Re: Local council wasting money by not spending it

      Thing is ( and I'm pretty sure that it's not just councils,) no one ever got into trouble for deciding to not spend money today. That's not how bean counters think.

      1. yetanotheraoc

        Re: Local council wasting money by not spending it

        "That's not how bean counters think."

        Bean counters count. 1 > 2, 2 > 3, 3 > 4, etc.

        1. J. Cook Silver badge

          Re: Local council wasting money by not spending it

          And %diety% help you if they ran the company.

          One place I worked at paid mileage for field techs to use their own vehicles (as opposed to the 'deathtraps on wheels' that were barely maintained by the company) at the super expensive federal reimbursement rate from when the company was founded... 20 years previous. we were told we could take the rest off on our taxes, which still wasn't enough to warrant the considerable hassle of itemizing things.

          I still maintain that I was fired because I nearly led a revolt when I got the entire field service team to ask for an increase in the mileage rate to federal levels, which would have at least allowed us to break even on the maintenance and fuel for our cars. (and if you owned a truck? Guess what, you got to help with moving Big Stuff around, even if you were already booked for the day on urgent calls...)

      2. Doctor Syntax Silver badge

        Re: Local council wasting money by not spending it

        "no one ever got into trouble for deciding to not spend money today"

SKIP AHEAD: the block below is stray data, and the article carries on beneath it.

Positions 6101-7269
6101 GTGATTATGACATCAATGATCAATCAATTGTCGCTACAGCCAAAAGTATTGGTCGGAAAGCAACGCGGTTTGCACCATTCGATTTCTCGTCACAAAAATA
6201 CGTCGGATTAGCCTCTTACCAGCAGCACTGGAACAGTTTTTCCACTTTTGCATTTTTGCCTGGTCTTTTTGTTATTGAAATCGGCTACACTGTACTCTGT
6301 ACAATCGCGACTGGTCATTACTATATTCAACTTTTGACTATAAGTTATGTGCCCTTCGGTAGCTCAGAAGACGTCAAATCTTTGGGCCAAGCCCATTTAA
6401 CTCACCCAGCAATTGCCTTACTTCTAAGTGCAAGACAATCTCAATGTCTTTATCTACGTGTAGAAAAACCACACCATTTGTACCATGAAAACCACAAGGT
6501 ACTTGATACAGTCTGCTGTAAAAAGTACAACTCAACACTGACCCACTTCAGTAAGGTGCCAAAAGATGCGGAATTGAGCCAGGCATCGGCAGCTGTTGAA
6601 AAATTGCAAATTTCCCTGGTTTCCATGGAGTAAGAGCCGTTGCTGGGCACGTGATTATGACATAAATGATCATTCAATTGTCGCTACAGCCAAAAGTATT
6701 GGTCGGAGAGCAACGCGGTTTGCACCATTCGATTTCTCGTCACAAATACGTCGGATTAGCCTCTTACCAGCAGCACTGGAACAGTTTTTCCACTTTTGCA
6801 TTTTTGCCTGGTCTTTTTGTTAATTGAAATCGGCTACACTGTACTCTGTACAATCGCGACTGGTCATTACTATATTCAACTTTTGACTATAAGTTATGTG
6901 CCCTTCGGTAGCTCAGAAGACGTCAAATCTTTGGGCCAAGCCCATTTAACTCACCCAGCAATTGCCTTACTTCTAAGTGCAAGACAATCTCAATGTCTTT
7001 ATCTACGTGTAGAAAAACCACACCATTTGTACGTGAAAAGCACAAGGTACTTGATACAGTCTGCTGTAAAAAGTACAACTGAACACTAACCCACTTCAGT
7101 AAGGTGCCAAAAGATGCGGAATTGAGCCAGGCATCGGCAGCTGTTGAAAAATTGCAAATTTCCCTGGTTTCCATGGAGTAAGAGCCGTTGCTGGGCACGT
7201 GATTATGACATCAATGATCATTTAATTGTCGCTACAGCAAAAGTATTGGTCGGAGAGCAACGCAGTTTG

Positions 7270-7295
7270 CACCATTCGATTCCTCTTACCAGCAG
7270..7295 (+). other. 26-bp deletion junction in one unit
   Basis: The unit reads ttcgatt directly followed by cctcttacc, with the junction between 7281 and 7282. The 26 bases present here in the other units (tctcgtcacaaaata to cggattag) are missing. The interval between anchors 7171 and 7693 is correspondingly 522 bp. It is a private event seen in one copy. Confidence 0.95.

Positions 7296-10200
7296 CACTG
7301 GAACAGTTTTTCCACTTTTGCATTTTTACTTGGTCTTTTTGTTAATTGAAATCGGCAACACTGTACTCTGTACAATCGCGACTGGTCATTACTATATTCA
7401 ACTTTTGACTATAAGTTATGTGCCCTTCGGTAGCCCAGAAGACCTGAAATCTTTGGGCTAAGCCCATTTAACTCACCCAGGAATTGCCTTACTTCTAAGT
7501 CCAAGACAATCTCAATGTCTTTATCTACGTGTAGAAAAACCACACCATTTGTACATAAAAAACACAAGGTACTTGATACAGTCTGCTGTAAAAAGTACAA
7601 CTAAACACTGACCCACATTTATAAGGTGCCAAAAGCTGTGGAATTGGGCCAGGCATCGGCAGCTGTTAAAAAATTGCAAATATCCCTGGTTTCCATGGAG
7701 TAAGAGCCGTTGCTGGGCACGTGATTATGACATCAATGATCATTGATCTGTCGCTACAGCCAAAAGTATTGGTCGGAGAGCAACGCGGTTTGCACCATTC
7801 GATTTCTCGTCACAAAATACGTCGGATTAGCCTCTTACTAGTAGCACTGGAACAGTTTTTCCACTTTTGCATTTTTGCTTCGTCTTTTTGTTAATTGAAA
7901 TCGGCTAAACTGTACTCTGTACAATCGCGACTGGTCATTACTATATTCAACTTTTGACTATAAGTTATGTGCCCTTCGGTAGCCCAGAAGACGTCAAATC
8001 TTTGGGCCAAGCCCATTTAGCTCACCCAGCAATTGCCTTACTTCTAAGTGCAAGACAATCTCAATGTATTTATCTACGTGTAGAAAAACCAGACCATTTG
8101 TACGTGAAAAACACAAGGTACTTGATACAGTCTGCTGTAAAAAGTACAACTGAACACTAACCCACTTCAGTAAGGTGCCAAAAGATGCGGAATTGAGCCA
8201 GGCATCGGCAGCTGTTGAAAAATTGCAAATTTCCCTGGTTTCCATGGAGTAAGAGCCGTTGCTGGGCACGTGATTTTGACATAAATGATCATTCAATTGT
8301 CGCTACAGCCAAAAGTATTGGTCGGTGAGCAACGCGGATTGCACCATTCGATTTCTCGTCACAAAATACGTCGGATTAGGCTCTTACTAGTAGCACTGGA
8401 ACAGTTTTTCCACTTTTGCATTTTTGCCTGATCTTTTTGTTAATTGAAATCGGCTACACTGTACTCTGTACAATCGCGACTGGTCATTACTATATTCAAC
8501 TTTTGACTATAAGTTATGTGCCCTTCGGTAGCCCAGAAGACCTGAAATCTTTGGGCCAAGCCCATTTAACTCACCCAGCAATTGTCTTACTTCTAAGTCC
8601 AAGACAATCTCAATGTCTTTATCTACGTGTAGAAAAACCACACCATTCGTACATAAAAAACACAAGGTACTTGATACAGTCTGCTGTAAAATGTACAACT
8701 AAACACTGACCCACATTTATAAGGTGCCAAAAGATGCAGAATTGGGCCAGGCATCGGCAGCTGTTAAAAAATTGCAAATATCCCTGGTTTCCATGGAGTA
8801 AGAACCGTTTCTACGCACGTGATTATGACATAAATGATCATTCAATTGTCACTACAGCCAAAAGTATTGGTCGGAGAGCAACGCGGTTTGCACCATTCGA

Back in days of yore if you didn't spend your budget it was likely to be cut next year. The result in NI was known as the Spring Sales. DoE would have had contingency for road clearance to cover a bad winter. This was inevitably more than needed so that in the run-up to the end of the financial year there was money going spare for other departments. Given that lab consumables were fairly predictable it was possible to stock up on a few things for the coming year to help them out.

        1. Terry 6 Silver badge

          Re: Local council wasting money by not spending it

          Yes, but it's a tad more complex than that. As we all know there's capital expenditures which have to be approved from some big overarching/departmental budget by the higher-ups and then there's normal working team or service budgets for normal, routine expenditures.

          The latter has to be got rid of well before the end of the financial year or else it would be clawed back to cover the overspend of some more favoured department or to pay for a pet project of the higher-ups that had to be funded come-what-may. This idiocy leads to over-purchasing of all sorts of ridiculous stuff. A lifetime's worth of ( "we use lots of those") sticky labels when they have a shelf life of about three years, that sort of thing.*